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How much is a list worth?

If I give a political campaign organization a list of people who would be likely to contribute to the campaign, is that worth something? Sure, but how much? And is that a contribution? If the list cost me $1.7 million to build, have I made a $1.7 contribution to the campaign?

In December, the FEC entered into a concilation agreement with John Ashcroft's Senate campaign committee for violating the FECA by accepting such a list. Of course, the only amount mentioned in the FEC's press release was $110,000 -- the amount of rental income from the list.

Forbes.com and the Washington Post have reported recently on the gift by Grover Norquist of a list of activists to the Bush re-election campaign. Here's how the Post describes the list:

Norquist, 47, is known for his weekly strategy sessions of conservatives, a Washington institution. But quietly, for the past five years, he also has been building a network of "mini-Grover" franchises. He has crisscrossed the country, hand-picking leaders, organizing meetings of right-wing advocates in 37 states. The network will meet its first test in the presidential race. On this evening at Harry's, several blocks from campaign headquarters in Arlington, Norquist presented his master contact list to Mehlman, mapped out and bound in a book.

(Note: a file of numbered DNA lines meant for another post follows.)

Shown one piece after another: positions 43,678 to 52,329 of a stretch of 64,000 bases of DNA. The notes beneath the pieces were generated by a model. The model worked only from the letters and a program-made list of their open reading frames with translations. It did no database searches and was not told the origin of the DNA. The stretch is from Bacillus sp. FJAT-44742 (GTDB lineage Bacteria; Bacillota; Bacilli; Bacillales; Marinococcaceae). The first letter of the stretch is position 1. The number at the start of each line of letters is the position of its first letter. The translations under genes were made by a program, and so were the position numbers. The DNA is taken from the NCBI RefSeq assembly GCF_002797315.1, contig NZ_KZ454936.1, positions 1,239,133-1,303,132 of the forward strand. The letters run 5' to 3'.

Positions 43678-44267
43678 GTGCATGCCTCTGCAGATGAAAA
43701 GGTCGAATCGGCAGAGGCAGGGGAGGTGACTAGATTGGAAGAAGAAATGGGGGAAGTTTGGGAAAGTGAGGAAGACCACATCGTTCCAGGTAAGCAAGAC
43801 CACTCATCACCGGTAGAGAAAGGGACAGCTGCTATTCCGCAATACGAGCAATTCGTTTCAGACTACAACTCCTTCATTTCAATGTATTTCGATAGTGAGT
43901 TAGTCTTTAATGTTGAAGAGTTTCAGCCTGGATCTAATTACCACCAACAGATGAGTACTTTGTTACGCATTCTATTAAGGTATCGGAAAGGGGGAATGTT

"Fabulous, Grover. Awesome," Mehlman said, scanning the book like a hungry man reading a menu. "We're going to take that energy and harness it."

Forbes.com reports the reaction of the clean government groups:

"A campaign would love to get a list of these [coordinators'] names," says a conservative who's familiar with the Washington powwows. "It saves them time. The Bush campaign has a database with 6 million names, but how many can they really activate?"

A verboten contribution of a list? Clean government groups are licking their lips. "How much money and staff time over five years did it take to put together this list?" asks Lawrence Noble, director of the Center for Responsive Politics. Citizens for Responsibility and Ethics is already planning on calling for an FEC inquiry. "The list has no financial value," Norquist insists.

Oh, yeah? Stay tuned.

Thanks to Alfredo Garcia for both news links.